At the time of the collapse of the Soviet Union in 1991, Tashkent was the fourth-largest city in the USSR and a center of learning in the fields of science and engineering.
Due to the 1966 earthquake and the Soviet redevelopment, little architectural heritage has survived of Tashkent's ancient history. Few structures mark its significance as a trading point on the historic Silk Road.
Capital of Uzbekistan
Tashkent is the capital of and the most cosmopolitan city in Uzbekistan. It was noted for its tree-lined streets, numerous fountains, and pleasant parks, at least until the tree-cutting campaigns initiated in 2009 by the local government.
Since 1991, the city has changed economically, culturally, and architecturally. New development has superseded or replaced icons of the Soviet era. The largest statue ever erected for Lenin was replaced with a globe, featuring a geographic map of Uzbekistan. Buildings from the Soviet era have been replaced with new modern buildings. The "Downtown Tashkent" district includes the 22-story NBU Bank building, an Intercontinental Hotel, the International Business Center, and the Plaza Building.
The Tashkent Business district is a special district, established for the development of small, medium and large businesses in Uzbekistan.
In 2007, Tashkent was named a "cultural capital of the Islamic world" by Moscow News, as the city has numerous historic mosques and significant Islamic sites, including the Islamic University. Tashkent holds the Samarkand Kufic Quran, one of the earliest written copies of the Quran, which has been located in the city since 1924.
1966: earthquake and subsequent redevelopment
Origin of television
The first demonstration of a fully electronic TV set to the public and committee was made in Tashkent in summer 1928 by Boris Grabovsky and his team. In his method that had been patented in Saratov in 1925, Boris Grabovsky proposed a new principle of TV imaging based on the vertical and horizontal electron beam sweeping under high voltage. Nowadays this principle of the TV imaging is used practically in all modern cathode-ray tubes. Historian and ethnographer Boris Golender (Борис Голендер in Russian), in a video lecture, described this event. This date of demonstration of the fully electronic TV set is the earliest known so far. Despite this fact, most modern historians disputably consider Vladimir Zworykin and Philo Farnsworth as inventors of the first fully electronic TV set. In 1964, the contribution made to the development of early television by Grabovsky was officially acknowledged by the Uzbek government and he was awarded the prestigious degree "Honorable Inventor of the Uzbek Soviet Socialist Republic".
Geography and climate
|Climate chart (explanation)|
Tashkent Altai mountains on the road between Shymkent and Samarkand. Tashkent sits at the confluence of the Chirchiq River and several of its tributaries and is built on deep alluvial deposits up to 15 metres (49 ft). The city is located in an active tectonic area suffering large numbers of tremors and some earthquakes. The local time in Tashkent is UTC/GMT +5 hours.is situated in a well-watered plain to the west of the last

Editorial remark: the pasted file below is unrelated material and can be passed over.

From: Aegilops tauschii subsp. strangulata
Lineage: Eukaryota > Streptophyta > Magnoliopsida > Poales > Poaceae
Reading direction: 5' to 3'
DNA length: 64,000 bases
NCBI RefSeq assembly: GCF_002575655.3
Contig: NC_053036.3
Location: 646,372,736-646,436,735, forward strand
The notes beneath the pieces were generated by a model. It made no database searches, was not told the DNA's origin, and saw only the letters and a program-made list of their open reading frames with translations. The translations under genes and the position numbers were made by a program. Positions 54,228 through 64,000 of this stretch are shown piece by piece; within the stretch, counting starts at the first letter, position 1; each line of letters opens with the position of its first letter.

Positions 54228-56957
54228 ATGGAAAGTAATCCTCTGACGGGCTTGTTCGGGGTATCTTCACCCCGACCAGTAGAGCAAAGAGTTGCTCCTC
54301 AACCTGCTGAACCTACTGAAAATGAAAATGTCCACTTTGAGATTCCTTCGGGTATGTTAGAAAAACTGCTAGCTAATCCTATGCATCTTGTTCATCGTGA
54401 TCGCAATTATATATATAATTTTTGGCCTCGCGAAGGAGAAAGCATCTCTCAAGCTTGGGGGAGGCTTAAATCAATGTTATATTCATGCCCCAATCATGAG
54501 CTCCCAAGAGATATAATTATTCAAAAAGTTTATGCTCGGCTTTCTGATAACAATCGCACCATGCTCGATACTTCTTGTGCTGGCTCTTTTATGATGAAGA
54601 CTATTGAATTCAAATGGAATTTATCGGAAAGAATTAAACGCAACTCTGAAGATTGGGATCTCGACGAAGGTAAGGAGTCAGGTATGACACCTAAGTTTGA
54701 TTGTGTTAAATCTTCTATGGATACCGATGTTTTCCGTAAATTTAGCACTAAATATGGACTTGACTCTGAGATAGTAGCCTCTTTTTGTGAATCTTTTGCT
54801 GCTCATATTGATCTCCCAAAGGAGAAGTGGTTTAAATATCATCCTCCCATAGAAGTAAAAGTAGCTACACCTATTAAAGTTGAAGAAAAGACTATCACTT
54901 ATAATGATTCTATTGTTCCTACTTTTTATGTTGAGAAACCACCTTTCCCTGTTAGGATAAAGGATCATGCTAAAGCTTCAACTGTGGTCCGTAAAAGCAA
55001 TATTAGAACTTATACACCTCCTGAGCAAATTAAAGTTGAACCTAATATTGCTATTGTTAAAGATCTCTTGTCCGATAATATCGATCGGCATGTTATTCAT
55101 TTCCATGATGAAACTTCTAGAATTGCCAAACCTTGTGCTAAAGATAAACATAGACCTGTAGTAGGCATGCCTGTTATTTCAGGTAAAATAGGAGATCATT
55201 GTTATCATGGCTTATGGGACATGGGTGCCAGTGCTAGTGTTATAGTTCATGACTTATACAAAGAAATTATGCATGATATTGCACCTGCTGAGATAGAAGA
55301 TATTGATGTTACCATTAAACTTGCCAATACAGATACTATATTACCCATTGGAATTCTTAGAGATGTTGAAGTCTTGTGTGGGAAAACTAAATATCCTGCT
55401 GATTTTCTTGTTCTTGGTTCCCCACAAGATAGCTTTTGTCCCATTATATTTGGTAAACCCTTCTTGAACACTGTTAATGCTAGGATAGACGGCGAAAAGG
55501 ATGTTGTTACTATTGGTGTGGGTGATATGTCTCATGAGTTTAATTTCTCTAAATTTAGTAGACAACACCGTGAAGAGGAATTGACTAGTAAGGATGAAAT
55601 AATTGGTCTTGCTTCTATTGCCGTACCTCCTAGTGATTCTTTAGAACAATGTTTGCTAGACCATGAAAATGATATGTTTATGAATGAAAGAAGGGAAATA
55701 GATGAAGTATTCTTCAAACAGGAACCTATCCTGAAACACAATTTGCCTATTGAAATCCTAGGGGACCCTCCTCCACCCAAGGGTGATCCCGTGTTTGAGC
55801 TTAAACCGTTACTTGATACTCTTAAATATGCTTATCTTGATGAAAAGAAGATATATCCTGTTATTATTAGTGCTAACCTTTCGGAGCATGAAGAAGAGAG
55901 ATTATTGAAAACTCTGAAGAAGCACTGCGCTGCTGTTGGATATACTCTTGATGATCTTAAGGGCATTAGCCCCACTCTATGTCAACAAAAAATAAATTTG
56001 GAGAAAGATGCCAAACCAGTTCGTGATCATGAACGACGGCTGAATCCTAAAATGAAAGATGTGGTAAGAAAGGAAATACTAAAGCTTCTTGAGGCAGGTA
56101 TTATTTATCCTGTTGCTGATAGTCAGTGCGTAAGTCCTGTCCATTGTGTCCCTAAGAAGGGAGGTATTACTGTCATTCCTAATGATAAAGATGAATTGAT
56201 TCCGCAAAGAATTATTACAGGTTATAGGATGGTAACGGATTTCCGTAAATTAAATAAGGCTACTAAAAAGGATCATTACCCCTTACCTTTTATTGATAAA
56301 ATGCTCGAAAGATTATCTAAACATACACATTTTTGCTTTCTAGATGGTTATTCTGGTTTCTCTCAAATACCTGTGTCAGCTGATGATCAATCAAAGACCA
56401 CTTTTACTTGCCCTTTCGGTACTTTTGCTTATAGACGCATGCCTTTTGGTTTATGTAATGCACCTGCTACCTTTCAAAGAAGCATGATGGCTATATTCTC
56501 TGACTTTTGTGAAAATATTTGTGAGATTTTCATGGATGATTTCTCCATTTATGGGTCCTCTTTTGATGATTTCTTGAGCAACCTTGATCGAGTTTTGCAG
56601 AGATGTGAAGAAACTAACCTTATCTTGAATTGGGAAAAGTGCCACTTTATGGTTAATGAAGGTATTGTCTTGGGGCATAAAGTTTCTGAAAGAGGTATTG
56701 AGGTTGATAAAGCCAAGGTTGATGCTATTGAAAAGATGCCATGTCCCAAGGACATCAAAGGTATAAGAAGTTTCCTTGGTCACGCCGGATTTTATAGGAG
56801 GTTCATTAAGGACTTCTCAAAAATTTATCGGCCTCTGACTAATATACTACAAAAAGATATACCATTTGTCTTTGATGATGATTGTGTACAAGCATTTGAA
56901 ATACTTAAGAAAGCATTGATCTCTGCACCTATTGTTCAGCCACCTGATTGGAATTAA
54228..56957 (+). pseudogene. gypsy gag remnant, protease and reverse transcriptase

Tashkent features a Mediterranean climate (Köppen: Csa) with strong continental climate influences (Köppen: Dsa). As a result, Tashkent experiences cold and often snowy winters not typically associated with most Mediterranean climates and long, hot and dry summers. Winters are cold and often snowy, covering the months of December, January and February. Most precipitation occurs during these months which frequently falls as snow. The city experiences two peaks of precipitation in the early winter and spring. The slightly unusual precipitation pattern is partially due to its 500 m (roughly 1600 feet) altitude. Summers are long in Tashkent, usually lasting from May to September. Tashkent can be extremely hot during the months of July and August. The city also sees very little precipitation during the summer, particularly from June through September.
|Climate data for Tashkent (1981–2010)|
|Record high °C (°F)||22.2
|Average high °C (°F)||6.9
|Daily mean °C (°F)||1.9
|Average low °C (°F)||−1.5
|Record low °C (°F)||−28
|Average precipitation mm (inches)||57.8
|Average precipitation days||11.1||9.6||11.4||9.5||7.0||3.2||1.3||0.7||1.5||4.8||7.3||9.5||76.9|
|Average snowy days||13||8||1||0||0||0||0||0||0||0.2||2||8||32.2|
|Average relative humidity (%)||73||68||62||60||53||40||39||42||45||57||66||73||57|
|Mean monthly sunshine hours||117.3||125.3||165.1||216.8||303.4||361.8||383.7||365.8||300.9||224.8||149.5||105.9||2,820.3|
|Source #1: Centre of Hydrometeorological Service of Uzbekistan, World Meteorological Organisation|
|Source #2: Pogoda.ru.net (record low and record high temperatures), NOAA (mean monthly sunshine hours, 1961–1990)|
In 1983, the population of Tashkent amounted to 1,902,000 people living in a municipal area of 256 km2 (99 sq mi). By 1991, (break-up of Soviet Union) the number of permanent residents of the capital had grown to approximately 2,136,600. Tashkent was the fourth most populated city in the former USSR, after Moscow, Leningrad (St. Petersburg), and Kiev. Nowadays, Tashkent remains the fourth most populous city in the CIS and Baltic countries. The population of the city was 2,295,300 people in 2004.